Friday, April 24, 2009

6 Health Benefits of Dog Ownership

After writing about fitness in the great outdoors, I've had an itching to get outside. I brushed the dust off the old jogging stroller yesterday, and took the kids for what turned into a 3-hour outing to the park. I ran, we fed the ducks, we went to the park, my 2-year-old insisted on pushing the stroller (and yelling at me for helping him as I steered it back onto the trail every 5 seconds). When you're pushing a massive stroller with 2 kids inside, you get a lot of attention. "Oh wow. You've got quite a load there." "You can do it! You're almost to the end." "Oh look at them in there, Harry." "Moooooom! Go faster!" I'm sure I look a bit ridiculous. You can't exactly sprint while pushing 90 lbs. of stroller and babies. The only people who probably get more attention than me are the ones pushing a stroller AND holding onto a dog leash.

We saw so many people out walking dogs yesterday. And I remembered something. I want one. My kids want one. My husband even wants one. Every well-adjusted family should have a dog. But I'm not sure I can deal with dog poop right now. I'm barely handling the human variety. So in a near-future season of life, we will be proud dog owners. Proud dog owners of the Golden Retriever variety.

I grew up with a Golden Retriever named Duchess. We got her for Christmas when I was 10. I found out she'd been put to sleep in a letter when I was 22 and in Finland. I was devastated. I cried for days. She was a part of the family. And she was good for us, too.

Last month, a study came out showing that cat owners have a lower risk of heart attack and stroke (nearly 1/3 less!) I will never own a cat. Sorry, cat lovers. I'm allergic and terrified. But if you like 'em, get one! (Just don't make me touch it!) They're good for you, apparently.

"Given that people do gain healthwise from having a strong social network, it makes sense that having an animal companion would also do some good," says Alan Beck, a professor and director of the Center for the Human-Animal Bond at the Purdue University School of Veterinary Medicine. "Do animals cure everything? Of course not," Beck says. But people relate to animals by nurturing, caring for, and talking to them—much as they do with other humans, so "it's not surprising that people who have relationships with animals actually report benefits."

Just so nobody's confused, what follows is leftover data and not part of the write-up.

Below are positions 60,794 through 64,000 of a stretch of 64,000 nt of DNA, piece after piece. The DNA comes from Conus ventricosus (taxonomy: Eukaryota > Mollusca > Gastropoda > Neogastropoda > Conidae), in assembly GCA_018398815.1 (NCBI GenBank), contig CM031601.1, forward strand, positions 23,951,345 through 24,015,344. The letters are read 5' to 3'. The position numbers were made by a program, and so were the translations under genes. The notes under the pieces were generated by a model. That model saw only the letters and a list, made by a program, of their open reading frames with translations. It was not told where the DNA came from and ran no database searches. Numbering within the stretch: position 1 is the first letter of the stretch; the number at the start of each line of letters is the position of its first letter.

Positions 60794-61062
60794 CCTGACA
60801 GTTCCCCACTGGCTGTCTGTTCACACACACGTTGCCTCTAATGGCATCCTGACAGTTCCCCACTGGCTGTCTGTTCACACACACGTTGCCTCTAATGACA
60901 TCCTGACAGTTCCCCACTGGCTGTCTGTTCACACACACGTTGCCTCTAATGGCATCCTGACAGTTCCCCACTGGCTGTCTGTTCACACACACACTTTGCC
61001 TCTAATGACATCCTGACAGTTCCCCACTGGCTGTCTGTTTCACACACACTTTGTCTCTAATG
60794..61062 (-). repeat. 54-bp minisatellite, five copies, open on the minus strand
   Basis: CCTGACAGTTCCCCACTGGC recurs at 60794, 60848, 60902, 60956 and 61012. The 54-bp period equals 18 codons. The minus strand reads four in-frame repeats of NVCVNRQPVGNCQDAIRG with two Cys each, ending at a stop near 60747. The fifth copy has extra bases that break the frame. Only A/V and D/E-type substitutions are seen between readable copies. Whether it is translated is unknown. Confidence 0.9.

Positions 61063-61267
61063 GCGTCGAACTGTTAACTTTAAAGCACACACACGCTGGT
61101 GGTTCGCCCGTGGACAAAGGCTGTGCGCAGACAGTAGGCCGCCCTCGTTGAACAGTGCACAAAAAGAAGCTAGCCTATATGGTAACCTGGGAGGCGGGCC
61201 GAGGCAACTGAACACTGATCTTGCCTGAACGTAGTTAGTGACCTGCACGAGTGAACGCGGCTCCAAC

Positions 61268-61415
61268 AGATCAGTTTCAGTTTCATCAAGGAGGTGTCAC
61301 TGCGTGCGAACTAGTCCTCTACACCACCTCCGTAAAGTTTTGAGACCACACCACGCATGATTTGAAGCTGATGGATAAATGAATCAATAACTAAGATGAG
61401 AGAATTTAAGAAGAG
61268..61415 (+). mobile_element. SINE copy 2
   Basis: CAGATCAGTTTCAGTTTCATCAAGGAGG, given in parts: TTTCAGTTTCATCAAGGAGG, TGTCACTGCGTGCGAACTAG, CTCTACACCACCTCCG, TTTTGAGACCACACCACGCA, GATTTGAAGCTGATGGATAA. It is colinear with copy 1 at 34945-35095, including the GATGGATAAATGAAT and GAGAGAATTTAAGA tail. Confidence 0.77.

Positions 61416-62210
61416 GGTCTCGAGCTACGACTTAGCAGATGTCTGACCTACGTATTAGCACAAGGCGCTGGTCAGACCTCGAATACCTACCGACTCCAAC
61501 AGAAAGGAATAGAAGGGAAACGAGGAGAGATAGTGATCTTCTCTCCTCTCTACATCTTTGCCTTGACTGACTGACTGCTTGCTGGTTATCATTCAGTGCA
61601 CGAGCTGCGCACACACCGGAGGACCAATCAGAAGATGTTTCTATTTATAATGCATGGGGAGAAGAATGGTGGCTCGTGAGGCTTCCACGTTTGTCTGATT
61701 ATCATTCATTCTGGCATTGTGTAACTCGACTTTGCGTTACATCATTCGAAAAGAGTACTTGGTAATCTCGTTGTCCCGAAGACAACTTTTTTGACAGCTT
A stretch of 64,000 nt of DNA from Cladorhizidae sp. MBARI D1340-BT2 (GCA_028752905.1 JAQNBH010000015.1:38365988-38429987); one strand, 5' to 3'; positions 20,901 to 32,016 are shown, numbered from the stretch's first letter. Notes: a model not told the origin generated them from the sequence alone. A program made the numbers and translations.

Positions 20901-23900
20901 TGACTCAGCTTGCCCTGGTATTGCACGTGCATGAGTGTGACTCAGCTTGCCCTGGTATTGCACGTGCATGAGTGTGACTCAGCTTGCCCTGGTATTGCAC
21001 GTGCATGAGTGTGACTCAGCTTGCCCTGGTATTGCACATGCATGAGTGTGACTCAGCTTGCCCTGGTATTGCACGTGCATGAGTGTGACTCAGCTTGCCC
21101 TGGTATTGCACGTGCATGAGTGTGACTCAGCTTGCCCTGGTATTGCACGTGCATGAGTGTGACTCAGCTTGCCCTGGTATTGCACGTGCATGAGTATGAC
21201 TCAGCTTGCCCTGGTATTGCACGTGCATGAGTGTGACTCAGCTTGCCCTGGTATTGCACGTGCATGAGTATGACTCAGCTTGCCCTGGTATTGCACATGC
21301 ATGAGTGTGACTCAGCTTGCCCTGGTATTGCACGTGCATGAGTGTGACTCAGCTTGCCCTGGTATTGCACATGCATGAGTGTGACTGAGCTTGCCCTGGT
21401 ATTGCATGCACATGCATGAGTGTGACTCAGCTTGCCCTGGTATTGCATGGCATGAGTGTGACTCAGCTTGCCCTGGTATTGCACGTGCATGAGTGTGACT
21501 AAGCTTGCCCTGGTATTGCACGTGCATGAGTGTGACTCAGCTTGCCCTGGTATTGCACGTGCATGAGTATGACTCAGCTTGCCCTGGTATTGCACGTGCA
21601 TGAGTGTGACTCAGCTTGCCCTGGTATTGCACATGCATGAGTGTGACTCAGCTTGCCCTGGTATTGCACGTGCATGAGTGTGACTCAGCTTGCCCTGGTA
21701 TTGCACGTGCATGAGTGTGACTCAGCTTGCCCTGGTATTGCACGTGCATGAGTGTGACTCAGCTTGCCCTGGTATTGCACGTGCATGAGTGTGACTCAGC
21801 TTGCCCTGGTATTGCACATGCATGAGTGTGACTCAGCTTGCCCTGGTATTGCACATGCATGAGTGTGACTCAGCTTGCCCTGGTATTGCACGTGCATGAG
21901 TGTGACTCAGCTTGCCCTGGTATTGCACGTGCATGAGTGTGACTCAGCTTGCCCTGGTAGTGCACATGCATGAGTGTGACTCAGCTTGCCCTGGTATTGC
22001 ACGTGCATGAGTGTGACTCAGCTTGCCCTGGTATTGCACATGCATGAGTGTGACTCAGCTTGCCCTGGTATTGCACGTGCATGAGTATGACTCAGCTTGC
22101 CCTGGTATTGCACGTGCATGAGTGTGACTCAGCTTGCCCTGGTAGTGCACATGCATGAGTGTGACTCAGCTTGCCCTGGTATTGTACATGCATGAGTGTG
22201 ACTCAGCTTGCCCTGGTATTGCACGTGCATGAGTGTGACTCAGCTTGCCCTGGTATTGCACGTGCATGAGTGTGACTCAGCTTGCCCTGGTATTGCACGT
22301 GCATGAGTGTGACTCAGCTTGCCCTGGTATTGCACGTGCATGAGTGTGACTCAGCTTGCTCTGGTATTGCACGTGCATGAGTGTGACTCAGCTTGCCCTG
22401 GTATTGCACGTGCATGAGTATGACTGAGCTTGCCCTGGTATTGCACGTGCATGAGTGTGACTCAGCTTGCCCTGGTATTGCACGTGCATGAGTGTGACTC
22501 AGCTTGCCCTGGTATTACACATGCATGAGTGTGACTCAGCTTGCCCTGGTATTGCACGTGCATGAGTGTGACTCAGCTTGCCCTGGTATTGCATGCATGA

I know that having a dog was good for our family. Here are 6 reasons every family should have one:
  • A dog teaches children responsibility. They need to be fed, washed, walked, and loved. Studies have also linked pet ownership with high self-esteem in young children, and greater cognitive development. Children with pets also score significantly higher on empathy and pro-social scales! Forget pre-school, I just need to get me a dog!
  • Dogs enhance family life! Dogs reduce tension, increase compassion, and make family walks more fun!
  • Dogs are a great anti-depressant. Feeling blue? Cuddle with your dog for a while. Seriously...dogs increase the release of endorphins, and other pleasure-related hormones.
  • Dog owners have a higher survival rate after a serious illness! Having regular PET visits in the hospital has shown to be even more effective than regular SPOUSE visits. Interesting.
  • Pet owners have lower blood cholesterol levels and blood pressure. (Not to mention fewer doctor visits!) If you've never taken the opportunity to sit and stroke a dog, you're missing out. I need one to pet to lower my mommy-blood-pressure.
  • People who walk their dogs are seen as friendly and approachable! (Pushing kids in the jogging stroller has ALMOST the same effect...EVERYONE wants to talk to me!)

Are you convinced? I'm not sure I can wait 10 more years to get a cute little make-me-vaccuum-a-LOT-more-often pup. How about you? Are you a dog lover? Or do you prefer heart-attack-risk-reducing cats? How has pet ownership improved your quality of life?

5 comments:

Diane said...

A dog, definitely a dog! Duchess was a great one! That's why I'm not getting another one. What dog could ever replace her?! Plus I think she's the jealous type. Good post. However, I don't think you're quite ready for one yet. They do take lots of time in the beginning. Your dad would probably say the opposite!

Michael said...

Thanks for following my advice and writing about dogs. Anne's family has a dog, and I am thoroughly enjoying it's attention. Mom...get a dog!

Missy said...

I think you're right, timing is everything when you want a pet.
It's better to wait untill your children are old enough to grasp the concept of responsibility. Otherwise a pet is just more work for you.
I love my dog, but I really should have waited. Wouldn't be so bad if all she did was poop. Its the part where she rolls in the poop that ticks me off and stresses me out.
Its not like my 7 year old is gonna bath my 60 lb dog effectivly.
When there's cat poop involved, I don't even want her to try. Gross!

Lyenna said...

I LOVE DOGS!!! But I agree they are a lot of work in the beginning. Do you remember when Duchess made Sheppy cry, or at least made her lower jaw quiver? It still makes me laugh thinking about it. I miss Sheppy, too. My kids need a dog, but not until I get a grasp on my own sanity. It's like having another baby and I'm so not ready for another baby:)But we WILL have a dog someday! As for cats, they're okay if they act like dogs. I'm definitely a dog person.

Lindy Merkley said...

Ahh, something dear to my heart! I volunteer at the Humane Society so when you're ready and you want to not only have a great companion, but also save a life. . . give me a call. I'll hook you up with a great dog!!!